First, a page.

- Deities: Lugh, Ceres, Demeter, Grain Mother, Isis, Persephone, Pomona, Adonis, Attis, Dagon, Mercury, Osiris, Taranis
Remember that as it’s your altar, arrange it how you are called to. Make it personal to your taste and your path. It doesn’t have to be large or elaborate. You can even construct a jar altar where you place small representatives of Lughnasadh in a container and place it central in your home. Follow your intuition and get creative!
- PERFORM A LUGHNASADH MEDITATION
Another way to celebrate Lughnasadh is to perform a meditation centered around the coming cycle. It’s the perfect way to align your intentions with the natural order of the Sabbat. Your meditation doesn’t have to be extraneous in length or overly complicated. In fact, the simpler the better.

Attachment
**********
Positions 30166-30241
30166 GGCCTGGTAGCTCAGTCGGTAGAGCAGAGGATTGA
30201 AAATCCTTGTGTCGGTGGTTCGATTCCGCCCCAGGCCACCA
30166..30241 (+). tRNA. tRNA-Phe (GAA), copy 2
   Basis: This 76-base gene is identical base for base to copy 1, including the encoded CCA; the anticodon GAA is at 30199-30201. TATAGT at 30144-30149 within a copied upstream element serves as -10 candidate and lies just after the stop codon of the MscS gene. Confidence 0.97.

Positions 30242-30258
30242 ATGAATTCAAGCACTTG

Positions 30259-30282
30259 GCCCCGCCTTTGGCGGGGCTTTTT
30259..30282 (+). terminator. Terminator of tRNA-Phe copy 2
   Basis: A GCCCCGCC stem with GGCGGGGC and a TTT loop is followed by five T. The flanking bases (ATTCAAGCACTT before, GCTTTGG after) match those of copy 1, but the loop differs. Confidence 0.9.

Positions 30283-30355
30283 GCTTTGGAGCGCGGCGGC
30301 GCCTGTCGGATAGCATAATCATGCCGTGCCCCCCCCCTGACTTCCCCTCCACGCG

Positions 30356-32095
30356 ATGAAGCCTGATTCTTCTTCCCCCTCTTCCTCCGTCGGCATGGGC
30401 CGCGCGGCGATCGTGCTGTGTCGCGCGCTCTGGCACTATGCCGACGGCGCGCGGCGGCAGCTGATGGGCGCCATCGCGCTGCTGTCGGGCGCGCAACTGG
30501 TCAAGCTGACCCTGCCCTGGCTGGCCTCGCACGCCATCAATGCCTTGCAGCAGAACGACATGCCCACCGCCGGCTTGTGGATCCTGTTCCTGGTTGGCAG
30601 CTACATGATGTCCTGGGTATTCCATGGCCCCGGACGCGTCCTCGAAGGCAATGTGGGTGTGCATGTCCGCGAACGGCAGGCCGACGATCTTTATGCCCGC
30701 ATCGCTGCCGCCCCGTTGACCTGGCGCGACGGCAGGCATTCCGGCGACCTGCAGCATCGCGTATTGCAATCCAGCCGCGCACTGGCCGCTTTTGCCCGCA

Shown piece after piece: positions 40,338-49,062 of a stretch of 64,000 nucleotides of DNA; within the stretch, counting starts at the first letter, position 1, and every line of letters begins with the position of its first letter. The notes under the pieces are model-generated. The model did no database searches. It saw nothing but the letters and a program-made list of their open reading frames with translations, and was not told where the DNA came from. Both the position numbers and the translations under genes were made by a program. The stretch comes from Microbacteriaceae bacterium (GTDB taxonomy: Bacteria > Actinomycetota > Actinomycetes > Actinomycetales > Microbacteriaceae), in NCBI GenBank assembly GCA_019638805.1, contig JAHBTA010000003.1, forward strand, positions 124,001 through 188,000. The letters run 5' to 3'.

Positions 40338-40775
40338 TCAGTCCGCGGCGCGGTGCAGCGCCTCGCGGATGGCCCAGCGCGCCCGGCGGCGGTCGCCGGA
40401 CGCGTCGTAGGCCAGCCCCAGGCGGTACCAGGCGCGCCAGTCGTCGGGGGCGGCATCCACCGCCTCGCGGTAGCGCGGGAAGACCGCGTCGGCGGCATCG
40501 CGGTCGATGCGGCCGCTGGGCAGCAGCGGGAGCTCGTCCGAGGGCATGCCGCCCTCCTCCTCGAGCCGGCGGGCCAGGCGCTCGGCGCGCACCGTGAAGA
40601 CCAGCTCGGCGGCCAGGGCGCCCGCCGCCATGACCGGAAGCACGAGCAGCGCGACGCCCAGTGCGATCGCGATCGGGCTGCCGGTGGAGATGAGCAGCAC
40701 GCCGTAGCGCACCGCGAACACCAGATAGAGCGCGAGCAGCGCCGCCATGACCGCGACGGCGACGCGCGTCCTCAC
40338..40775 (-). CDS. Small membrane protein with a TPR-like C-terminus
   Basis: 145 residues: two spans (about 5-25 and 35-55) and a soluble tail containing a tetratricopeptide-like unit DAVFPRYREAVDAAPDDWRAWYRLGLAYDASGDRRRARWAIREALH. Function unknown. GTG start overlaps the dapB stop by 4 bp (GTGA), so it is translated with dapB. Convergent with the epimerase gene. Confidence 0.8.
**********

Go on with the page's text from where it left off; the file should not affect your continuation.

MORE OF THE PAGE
A great thing to focus on is gratitude for what you’ll be harvesting during this Sabbat. All of the lessons you’ve learned from the previous cycles and any intentions you set are also wonderful points to reflect on.
- BAKE BREAD
As Lughnasadh marks the first day of the harvest season, baking bread is a no-brainer. A loaf of bread can be seen in a couple of different ways:
- A representation of the god Lugh, for who Lughnasadh was named
- A symbol of the first sheaf of grain cut for the harvest
Traditionally, celebrants would bake their bread from scratch in the shape of a man to represent Lugh and then “sacrifice” him by eating it at the Sabbat feast. Another tradition is to take the man-shaped loaf and break off four pieces (two arms, two legs) and place the pieces in each corner of the barn that housed the harvested grain. This was thought to protect said grain.